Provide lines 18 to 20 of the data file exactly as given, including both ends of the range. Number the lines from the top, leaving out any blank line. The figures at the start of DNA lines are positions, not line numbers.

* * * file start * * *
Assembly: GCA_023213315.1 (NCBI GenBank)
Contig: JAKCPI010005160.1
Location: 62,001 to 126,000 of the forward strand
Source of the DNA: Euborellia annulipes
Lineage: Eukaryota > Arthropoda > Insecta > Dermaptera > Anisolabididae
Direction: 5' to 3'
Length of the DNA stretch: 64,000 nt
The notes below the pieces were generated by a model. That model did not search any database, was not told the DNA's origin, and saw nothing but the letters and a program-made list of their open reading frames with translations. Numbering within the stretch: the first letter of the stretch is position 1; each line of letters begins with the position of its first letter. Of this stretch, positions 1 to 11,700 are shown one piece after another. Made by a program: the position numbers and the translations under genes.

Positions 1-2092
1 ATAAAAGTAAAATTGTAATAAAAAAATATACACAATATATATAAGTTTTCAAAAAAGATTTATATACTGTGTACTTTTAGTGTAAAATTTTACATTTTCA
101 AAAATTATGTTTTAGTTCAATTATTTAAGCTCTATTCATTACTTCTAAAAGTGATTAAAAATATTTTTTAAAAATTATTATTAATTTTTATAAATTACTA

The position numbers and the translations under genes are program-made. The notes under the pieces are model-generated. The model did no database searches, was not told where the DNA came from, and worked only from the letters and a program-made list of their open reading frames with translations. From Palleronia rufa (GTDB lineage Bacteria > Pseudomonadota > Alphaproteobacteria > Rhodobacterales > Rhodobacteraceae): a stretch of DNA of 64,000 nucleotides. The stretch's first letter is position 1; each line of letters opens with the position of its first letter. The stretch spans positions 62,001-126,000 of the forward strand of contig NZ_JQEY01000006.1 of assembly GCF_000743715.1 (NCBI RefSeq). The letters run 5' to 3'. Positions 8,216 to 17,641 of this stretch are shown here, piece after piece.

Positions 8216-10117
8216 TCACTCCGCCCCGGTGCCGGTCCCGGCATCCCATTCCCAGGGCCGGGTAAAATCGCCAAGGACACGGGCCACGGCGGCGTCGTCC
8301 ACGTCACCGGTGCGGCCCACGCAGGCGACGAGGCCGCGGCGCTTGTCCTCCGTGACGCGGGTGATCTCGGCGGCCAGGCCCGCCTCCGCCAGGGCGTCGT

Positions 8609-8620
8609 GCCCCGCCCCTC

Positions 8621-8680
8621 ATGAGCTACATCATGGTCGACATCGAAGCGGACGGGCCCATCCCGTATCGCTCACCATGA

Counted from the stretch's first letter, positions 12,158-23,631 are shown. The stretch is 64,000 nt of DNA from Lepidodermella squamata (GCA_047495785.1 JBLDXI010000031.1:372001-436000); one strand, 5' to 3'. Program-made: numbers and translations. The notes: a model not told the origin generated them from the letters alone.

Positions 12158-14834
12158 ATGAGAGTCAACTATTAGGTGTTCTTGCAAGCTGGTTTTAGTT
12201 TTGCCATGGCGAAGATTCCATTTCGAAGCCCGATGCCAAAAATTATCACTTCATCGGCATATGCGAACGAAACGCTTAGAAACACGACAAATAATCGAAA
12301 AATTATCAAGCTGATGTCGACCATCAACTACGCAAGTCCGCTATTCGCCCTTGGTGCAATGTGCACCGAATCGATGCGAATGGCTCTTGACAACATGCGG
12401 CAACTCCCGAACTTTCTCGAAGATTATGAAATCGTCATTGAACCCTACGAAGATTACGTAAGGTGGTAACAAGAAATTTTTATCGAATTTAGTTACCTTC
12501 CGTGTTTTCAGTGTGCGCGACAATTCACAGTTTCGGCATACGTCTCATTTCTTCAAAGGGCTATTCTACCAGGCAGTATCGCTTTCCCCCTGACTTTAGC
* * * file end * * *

Positions 8621-8680
8621 ATGAGCTACATCATGGTCGACATCGAAGCGGACGGGCCCATCCCGTATCGCTCACCATGA

Counted from the stretch's first letter, positions 12,158-23,631 are shown. The stretch is 64,000 nt of DNA from Lepidodermella squamata (GCA_047495785.1 JBLDXI010000031.1:372001-436000); one strand, 5' to 3'. Program-made: numbers and translations. The notes: a model not told the origin generated them from the letters alone.